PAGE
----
Madagascar to Richards Bay: The routes and the formalities

Bev and Robbie Collins on their 46ft yacht Mersoleil had an interesting passage from Madagascar to Richards Bay. Whilst the sailing presented a few challenges the formalities on arrival were a test of their resilience.

Published 6 years ago, updated 5 years ago

Tuzi Gazi Marina, Richards Bay, courtesy of

The route options

Cruisers making the passage from Madagascar to Cape Town must decide where to hop across the Mozambique Channel. The popular choice is to depart Madagascar at Cap de Ste Andre (16 06S), sail straight across the Channel to the East Coast of Mozambique, and then begin making one’s way down the coast to Bazaruto (21 29S) where the first suitable anchorage with protection from southerly winds is located. From Bazaruto, a number of carefully timed hops are required to cover the remaining 550nm to Richards Bay.

We chose instead to sail another 340nm down the sheltered and relatively easy west coast of Madagascar to Morombe (21° 43’S) before jumping across the Channel and running directly to Richards Bay. It was an excellent choice for us, but a choice we can only recommend to cruisers supported by the services of a professional meteorologist/weather router, and we sailed from Morombe straight to Richards Bay, South Africa, in 5 days 6 hours. (Fuel by jerry can and wet market provisions are available in Morombe, by the way. Land your dinghy on the sand beach.)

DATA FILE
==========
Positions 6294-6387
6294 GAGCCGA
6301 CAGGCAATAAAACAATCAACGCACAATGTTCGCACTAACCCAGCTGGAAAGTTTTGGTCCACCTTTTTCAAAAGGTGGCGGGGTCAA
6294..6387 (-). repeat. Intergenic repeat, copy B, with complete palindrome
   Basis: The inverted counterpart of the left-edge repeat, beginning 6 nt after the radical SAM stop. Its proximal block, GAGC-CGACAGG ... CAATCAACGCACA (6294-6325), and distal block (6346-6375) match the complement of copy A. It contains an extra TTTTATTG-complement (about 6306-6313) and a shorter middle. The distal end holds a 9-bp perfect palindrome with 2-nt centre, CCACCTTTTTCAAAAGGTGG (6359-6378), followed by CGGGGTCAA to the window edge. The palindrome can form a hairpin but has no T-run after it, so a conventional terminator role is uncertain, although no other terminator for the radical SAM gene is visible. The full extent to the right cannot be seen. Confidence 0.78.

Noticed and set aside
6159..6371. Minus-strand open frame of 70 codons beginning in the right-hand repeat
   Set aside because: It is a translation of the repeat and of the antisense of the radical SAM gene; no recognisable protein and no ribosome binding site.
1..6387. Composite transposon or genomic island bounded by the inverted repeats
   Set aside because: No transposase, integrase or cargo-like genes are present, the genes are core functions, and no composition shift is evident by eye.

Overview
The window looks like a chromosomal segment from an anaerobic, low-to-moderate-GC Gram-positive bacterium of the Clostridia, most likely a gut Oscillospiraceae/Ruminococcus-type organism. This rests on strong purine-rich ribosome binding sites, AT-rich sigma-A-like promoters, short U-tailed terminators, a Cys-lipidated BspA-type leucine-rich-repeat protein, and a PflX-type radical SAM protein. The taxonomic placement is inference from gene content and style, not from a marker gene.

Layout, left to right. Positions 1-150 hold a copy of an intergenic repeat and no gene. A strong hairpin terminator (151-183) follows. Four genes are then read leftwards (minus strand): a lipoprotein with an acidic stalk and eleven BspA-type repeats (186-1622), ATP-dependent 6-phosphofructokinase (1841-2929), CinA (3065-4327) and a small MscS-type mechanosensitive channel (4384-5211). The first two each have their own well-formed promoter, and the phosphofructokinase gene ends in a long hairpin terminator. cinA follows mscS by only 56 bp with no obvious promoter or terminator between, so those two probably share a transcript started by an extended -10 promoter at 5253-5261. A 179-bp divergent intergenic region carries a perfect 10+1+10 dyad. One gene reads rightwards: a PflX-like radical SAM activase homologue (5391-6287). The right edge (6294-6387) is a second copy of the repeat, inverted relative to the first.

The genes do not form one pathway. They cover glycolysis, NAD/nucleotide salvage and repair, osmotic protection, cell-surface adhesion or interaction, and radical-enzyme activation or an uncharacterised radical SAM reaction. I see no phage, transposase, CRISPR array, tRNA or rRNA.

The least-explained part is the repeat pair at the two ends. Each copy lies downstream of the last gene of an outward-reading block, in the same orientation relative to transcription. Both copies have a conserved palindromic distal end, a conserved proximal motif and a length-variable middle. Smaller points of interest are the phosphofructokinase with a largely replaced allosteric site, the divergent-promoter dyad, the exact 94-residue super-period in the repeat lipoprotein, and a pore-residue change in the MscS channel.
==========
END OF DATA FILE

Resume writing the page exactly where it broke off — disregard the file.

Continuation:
Arriving at Richards Bay

Upon arrival at Richards Bay, all vessels must call Richards Bay Port Control when they reach the six-mile line from the channel entrance. Port Control does not respond to radio calls before 6 am local. After the workday commences Port Control is watching you on AIS and your call 6.5nm from the channel will fall upon deaf ears. We arrived about 36 hours before a predicted southwesterly change and the port was in a frenzy with ships arriving at anchor near shore. The charts and all we have read caution that ships enter the narrow channel in a scheduled and controlled order and that we should not expect immediate permission to enter.

We were loathed to arrive at the channel without permission and blow past at 9.5kts, which was the speed generated by our heavily reefed main, 25-30kts of NE wind and whatever push was left in the tattered edge of the Agulhas Current. As we approached the coast, I hailed the port to ask if we needed to stand off, and was rebuffed with, “You are calling too soon.”  Now we know the answer to this plight is simple. Keep going. Once they were on speaking terms with us (within 6nm), Port Control instructed us to proceed directly into the 300m wide channel.

“Don’t worry, I am watching you and I will guide you where to go,” said the Port Control radio officer. Except he didn’t. He was busy with ships calling in and he must have stepped away from his desk for a coffee every few minutes, so we felt quite lost once inside the channel. Winds inside the channel continued to howl at 25kts and we still needed to get out dock lines and fenders, which had been stowed for the rough passage.